My Favorite Fiber Supplements
In my Nutritional Philosophy, I mentioned having HMOs and Larch in my cabinet. Since publishing, I have had several questions about both types of fiber. Today, I want to share a little more about these amazing fibers and why I always have some on hand.
Human milk oligosaccharides (HMOs) are not really fibers. Technically, they are complex fiber-like sugars found in human breast milk. However, like certain types of fiber, HMOs are not digested. They pass through the digestive system and are fermented by the beneficial bacteria in the gut. This fermentation process produces short-chain fatty acids, which have a number of health benefits.
HMOs are considered to be the third most abundant component of human breast milk, after lactose and fat. There are over 200 different types of HMOs, each with a unique structure and potential health benefits. HMOs are not found in infant formula, and their precise role in human health is not yet fully understood. However, HMOs are thought to have a number of potential health benefits for infants and young children, including supporting the immune system, promoting gut health, preventing UTIs, and improving cognitive development.
Supporting the immune system: HMOs have been shown to support the development of the immune system, helping to protect us from infections and other illnesses.
Reducing the risk of allergies: Some studies have suggested that HMOs may reduce the risk of allergies in infants and young children. It is unknown whether or not this same effect happens in adults, but it looks promising.
Promoting gut health: HMOs have been shown to support the growth of beneficial bacteria in the gut, which can help to promote overall gut health.
Improving cognitive development: This is my favorite. Some studies have suggested that HMOs may positively affect cognitive development in infants and young children.
Reducing the risk of certain diseases: Some research suggests that HMOs may help to reduce the risk of certain diseases, such as obesity and diabetes.
Overall, HMOs are thought to be an important component of human breast milk and may have a number of potential health benefits for infants and adults. HMOs are available in supplement form and can usually be purchased at a health food store or on websites such as Amazon.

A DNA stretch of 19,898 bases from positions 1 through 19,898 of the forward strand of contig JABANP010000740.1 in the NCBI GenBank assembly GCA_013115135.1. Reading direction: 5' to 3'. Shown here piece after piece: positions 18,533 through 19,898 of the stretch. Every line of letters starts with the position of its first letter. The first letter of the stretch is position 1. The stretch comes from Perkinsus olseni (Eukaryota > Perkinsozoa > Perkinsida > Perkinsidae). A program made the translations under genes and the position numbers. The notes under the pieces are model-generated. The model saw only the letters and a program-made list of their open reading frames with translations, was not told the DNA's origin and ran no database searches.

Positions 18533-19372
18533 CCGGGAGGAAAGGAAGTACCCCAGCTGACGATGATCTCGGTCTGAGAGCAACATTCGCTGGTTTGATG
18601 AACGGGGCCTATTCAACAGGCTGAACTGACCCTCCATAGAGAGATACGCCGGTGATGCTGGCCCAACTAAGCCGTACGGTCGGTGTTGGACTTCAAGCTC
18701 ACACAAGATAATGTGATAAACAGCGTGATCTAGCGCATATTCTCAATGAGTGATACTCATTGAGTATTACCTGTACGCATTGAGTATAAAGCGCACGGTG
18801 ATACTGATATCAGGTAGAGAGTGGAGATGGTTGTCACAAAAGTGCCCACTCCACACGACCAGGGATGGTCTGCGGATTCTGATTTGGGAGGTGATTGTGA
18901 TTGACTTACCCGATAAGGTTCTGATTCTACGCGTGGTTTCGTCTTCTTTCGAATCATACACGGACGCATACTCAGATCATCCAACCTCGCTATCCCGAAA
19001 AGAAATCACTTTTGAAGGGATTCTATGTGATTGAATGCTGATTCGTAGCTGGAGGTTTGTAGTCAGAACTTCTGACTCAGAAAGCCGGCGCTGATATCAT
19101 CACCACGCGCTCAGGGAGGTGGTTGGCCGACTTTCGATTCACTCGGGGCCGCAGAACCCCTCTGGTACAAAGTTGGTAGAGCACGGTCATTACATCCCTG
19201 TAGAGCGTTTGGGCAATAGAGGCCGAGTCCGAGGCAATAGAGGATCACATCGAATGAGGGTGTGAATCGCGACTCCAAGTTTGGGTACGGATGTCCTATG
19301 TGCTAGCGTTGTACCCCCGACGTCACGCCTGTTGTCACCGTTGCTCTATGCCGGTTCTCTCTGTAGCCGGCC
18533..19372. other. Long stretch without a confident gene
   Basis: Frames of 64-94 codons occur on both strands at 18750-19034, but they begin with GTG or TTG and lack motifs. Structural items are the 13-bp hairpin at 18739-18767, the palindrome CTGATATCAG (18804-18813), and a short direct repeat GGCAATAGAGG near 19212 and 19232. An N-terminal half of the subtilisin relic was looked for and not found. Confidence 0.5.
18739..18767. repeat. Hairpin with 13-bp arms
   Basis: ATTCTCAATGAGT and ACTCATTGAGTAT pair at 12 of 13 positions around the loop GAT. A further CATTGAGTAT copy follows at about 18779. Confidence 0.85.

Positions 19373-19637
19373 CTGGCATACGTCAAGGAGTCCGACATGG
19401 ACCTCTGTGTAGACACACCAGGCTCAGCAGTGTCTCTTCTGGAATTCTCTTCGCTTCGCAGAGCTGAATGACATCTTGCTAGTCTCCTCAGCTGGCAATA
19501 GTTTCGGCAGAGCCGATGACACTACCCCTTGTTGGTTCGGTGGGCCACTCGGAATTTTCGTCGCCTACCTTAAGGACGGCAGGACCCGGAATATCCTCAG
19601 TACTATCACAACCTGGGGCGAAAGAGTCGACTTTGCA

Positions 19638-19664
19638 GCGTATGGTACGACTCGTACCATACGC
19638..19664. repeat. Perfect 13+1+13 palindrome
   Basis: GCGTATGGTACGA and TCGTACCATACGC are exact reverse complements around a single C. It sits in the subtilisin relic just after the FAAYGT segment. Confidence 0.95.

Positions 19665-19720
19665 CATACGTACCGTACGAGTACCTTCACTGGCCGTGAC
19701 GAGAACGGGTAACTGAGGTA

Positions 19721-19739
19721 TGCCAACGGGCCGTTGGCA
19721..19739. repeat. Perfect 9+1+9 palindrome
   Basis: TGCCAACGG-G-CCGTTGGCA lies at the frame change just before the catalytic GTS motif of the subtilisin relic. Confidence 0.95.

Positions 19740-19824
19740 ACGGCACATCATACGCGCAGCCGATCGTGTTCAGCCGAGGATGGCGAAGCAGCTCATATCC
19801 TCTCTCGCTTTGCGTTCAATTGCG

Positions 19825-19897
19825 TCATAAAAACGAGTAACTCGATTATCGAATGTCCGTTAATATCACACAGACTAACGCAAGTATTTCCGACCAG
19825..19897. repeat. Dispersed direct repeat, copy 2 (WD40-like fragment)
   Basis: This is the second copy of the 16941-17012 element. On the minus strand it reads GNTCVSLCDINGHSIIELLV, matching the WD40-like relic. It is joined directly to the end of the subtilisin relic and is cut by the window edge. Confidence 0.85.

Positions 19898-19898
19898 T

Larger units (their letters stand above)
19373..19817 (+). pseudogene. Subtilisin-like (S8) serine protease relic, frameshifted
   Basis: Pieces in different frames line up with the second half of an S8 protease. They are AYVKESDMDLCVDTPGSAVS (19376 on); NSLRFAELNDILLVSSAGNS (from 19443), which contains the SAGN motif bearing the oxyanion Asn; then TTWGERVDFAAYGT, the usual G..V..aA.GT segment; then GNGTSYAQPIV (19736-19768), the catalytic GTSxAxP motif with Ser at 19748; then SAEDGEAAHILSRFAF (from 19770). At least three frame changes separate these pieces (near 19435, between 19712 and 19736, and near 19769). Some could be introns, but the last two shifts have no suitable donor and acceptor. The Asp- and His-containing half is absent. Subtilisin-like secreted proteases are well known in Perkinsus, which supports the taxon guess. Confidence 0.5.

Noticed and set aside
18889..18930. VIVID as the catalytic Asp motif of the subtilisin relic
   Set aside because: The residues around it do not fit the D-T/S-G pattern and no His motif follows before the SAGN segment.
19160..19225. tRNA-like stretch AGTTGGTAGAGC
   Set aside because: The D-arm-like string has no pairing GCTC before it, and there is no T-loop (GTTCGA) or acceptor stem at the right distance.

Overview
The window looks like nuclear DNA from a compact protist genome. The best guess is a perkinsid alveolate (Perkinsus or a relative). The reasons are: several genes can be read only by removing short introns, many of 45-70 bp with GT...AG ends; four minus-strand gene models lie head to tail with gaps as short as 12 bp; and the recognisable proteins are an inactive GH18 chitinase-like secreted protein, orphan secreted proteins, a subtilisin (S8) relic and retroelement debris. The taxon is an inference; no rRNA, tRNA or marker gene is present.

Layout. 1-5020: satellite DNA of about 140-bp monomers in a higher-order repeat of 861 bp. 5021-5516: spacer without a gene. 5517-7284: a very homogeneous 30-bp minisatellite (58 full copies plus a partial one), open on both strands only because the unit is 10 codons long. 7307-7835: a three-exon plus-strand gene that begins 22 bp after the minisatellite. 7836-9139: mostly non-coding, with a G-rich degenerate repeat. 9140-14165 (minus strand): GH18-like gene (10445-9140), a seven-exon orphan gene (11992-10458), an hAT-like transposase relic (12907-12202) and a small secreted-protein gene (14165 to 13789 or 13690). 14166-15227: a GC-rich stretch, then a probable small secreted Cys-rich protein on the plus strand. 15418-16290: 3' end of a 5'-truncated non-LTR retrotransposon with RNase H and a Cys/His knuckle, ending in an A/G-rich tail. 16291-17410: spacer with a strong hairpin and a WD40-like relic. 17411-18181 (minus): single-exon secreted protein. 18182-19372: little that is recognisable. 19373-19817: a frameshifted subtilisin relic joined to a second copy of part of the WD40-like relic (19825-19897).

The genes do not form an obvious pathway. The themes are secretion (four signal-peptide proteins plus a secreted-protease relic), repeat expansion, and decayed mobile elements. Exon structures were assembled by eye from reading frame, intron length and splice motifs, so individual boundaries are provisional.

Larch arabinogalactan is a type of soluble fiber that is derived from the wood (or sap) of the larch tree (Larix species). It is a polysaccharide, which means that it is made up of long chains of simple sugars. Arabinogalactan is found in the cell walls of many plants, including larch trees, and has a number of potential health benefits. It is sometimes used as a dietary supplement and is available in various forms, including capsules, tablets, and powder.
Some studies have suggested that larch arabinogalactan may have a number of potential health benefits, including:
Immune support: Some research suggests that larch arabinogalactan may help to support the immune system. It may stimulate the production of immune cells and enhance the activity of certain immune system proteins.
Digestive support: Larch arabinogalactan may help to support digestive health by promoting the growth of beneficial bacteria in the gut. It may also help to bulk up the stool and reduce constipation.
Cholesterol reduction: Some studies have found that larch arabinogalactan may help to reduce cholesterol levels in the blood.
Cancer prevention: Some research suggests that larch arabinogalactan may have anti-carcinogenic properties and may help to reduce the risk of certain types of cancer.
It is important to note that research is ongoing with both of these products. Indeed, more research is needed to understand their full potential or limitation better. It is also worth noting that dietary supplements are not regulated by the U.S. Food and Drug Administration (FDA) in the same way that medications are, and the safety and effectiveness of supplements can vary. If you are considering taking either product, it is always a good idea to speak with a nutritionally competent healthcare provider first.
Dr. Robertson is a health researcher and educator, not a physician. The information provided here is not medical advice, a professional diagnosis, opinion, treatment, or service to you or any other individual. The information provided is for educational and anecdotal purposes only and is not a substitute for medical or professional care. You should not use the information in place of a visit, call consultation, or the advice of your physician or other healthcare providers. Dr. Robertson is not liable or responsible for any advice, course of treatment, diagnosis, or additional information, services, or product you obtain or utilize. IF YOU BELIEVE YOU HAVE A MEDICAL EMERGENCY, YOU SHOULD IMMEDIATELY CALL 911 OR YOUR PHYSICIAN.